Professor Kate Fletcher

Profile image of Professor of Sustainability, Design, Fashion

Professor of Sustainability, Design, Fashion

London College of Fashion


Kate Fletcher’s work is both rooted in nature’s principles and engaged with the cultural and creative forces of fashion and design. Over the last two decades, her original thinking and progressive outlook has infused the field of fashion, textiles and sustainability with design thinking, and come to define it. 

Kate has over 50 scholarly and popular publications in the field. She is author of Sustainable Fashion and Textiles: Design Journeys (2008), with a fully revised Second Edition with new content released in 2014. Readers call it “inspiring,” “the foundation for a radical new perspective” and “a bible” and it is in active use in commercial design studios and is the principal text in academic seminar rooms around the world. She is co-editor of one of the prestige Routledge International Handbook series on Sustainability and Fashion (2015), co-author of Fashion and Sustainability: Design for Change (2012) and most recently author of the Craft of Use: Post-Growth Fashion (2016), exploring fashion opportunities beyond consumerism.

With a PhD from Chelsea College of Art and Design (1999), Kate is Professor of Sustainability, Design, Fashion at the Centre for Sustainable Fashion where she has a broad remit spanning enterprise, education and research. Her strategic leadership permeates the Centre’s activities, including its role as co-secretariat to the All Party Parliamentary Group on Ethics and Sustainability in Fashion at the House of Lords.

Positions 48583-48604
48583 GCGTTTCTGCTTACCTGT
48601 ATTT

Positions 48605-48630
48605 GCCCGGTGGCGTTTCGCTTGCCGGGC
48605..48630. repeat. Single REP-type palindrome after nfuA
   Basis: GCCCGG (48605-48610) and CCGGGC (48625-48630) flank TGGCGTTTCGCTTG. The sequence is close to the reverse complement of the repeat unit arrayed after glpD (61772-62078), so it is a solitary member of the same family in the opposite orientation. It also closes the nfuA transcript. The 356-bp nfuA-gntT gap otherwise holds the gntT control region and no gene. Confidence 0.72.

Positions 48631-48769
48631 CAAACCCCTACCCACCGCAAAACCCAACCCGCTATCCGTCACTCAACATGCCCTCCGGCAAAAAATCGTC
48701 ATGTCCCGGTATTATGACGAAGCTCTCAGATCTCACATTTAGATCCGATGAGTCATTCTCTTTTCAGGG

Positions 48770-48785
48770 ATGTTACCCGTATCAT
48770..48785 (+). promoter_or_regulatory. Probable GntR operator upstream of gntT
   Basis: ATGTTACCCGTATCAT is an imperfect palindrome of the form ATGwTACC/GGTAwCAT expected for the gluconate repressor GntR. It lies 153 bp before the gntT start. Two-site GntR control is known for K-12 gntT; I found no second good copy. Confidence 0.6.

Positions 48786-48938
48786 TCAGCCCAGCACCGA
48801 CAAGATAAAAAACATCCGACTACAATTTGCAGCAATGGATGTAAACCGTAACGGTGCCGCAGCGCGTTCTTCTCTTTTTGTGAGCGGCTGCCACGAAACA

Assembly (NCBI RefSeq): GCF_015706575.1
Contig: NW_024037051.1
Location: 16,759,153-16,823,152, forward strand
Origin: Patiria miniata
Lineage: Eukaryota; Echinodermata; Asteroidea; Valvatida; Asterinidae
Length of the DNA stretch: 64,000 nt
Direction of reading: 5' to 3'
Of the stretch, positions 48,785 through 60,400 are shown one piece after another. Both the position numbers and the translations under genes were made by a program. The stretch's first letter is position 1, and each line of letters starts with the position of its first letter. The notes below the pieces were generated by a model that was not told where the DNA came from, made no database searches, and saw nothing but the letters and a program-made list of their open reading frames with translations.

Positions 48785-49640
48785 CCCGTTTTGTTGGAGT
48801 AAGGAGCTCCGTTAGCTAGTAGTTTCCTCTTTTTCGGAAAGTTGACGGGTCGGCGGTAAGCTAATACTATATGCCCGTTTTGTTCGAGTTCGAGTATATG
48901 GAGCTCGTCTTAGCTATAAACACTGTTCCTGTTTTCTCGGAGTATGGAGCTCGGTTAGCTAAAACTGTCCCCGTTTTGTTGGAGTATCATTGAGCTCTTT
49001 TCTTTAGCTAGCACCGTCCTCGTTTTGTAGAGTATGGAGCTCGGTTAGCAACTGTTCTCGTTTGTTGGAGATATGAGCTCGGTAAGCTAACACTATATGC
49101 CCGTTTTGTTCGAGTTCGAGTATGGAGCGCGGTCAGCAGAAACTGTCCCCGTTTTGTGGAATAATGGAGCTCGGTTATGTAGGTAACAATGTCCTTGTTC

Research interests

Sustainability, nature, design, localism, practices of use and consumption in fashion. ‘Post-growth’ fashion, slow fashion, the craft of use, design and fashion ecologies.

Research statement

My work spans sustainability, design and fashion. My current research project is Fashion Ecologies exploring localism in fashion as a vehicle for sustainability change.

Other current work includes nature writing about kinship between garments people and place.


Current students and thesis titles

Paul Yuille, Fast-fashion resource responsibility: how might raising the awareness of a UK fast-fashion consumer group through enhancing their understanding of the materiality of the sector, guide them to have more responsible resource use?

Emily Towers, The practice of mending: unravelling its effect on the wearer’s relationship to clothing.   

Completed students and thesis titles

Emma Rigby, Fashion Design and Laundry Practices: Practice-Orientated Approaches to Design for Sustainability.

Mathilda Tham, The Lucky People Forecast, Goldsmiths University of London. 

Amy Twigger Holroyd, Folk Fashion: Amateur Re-Knitting as a Strategy for Sustainability, Birmingham City University.

Flavia Amadeu, Reflecting on capabilities and interactions between designers and local producers through the materiality of the rubber from the Amazon rainforest.

Selected research outputs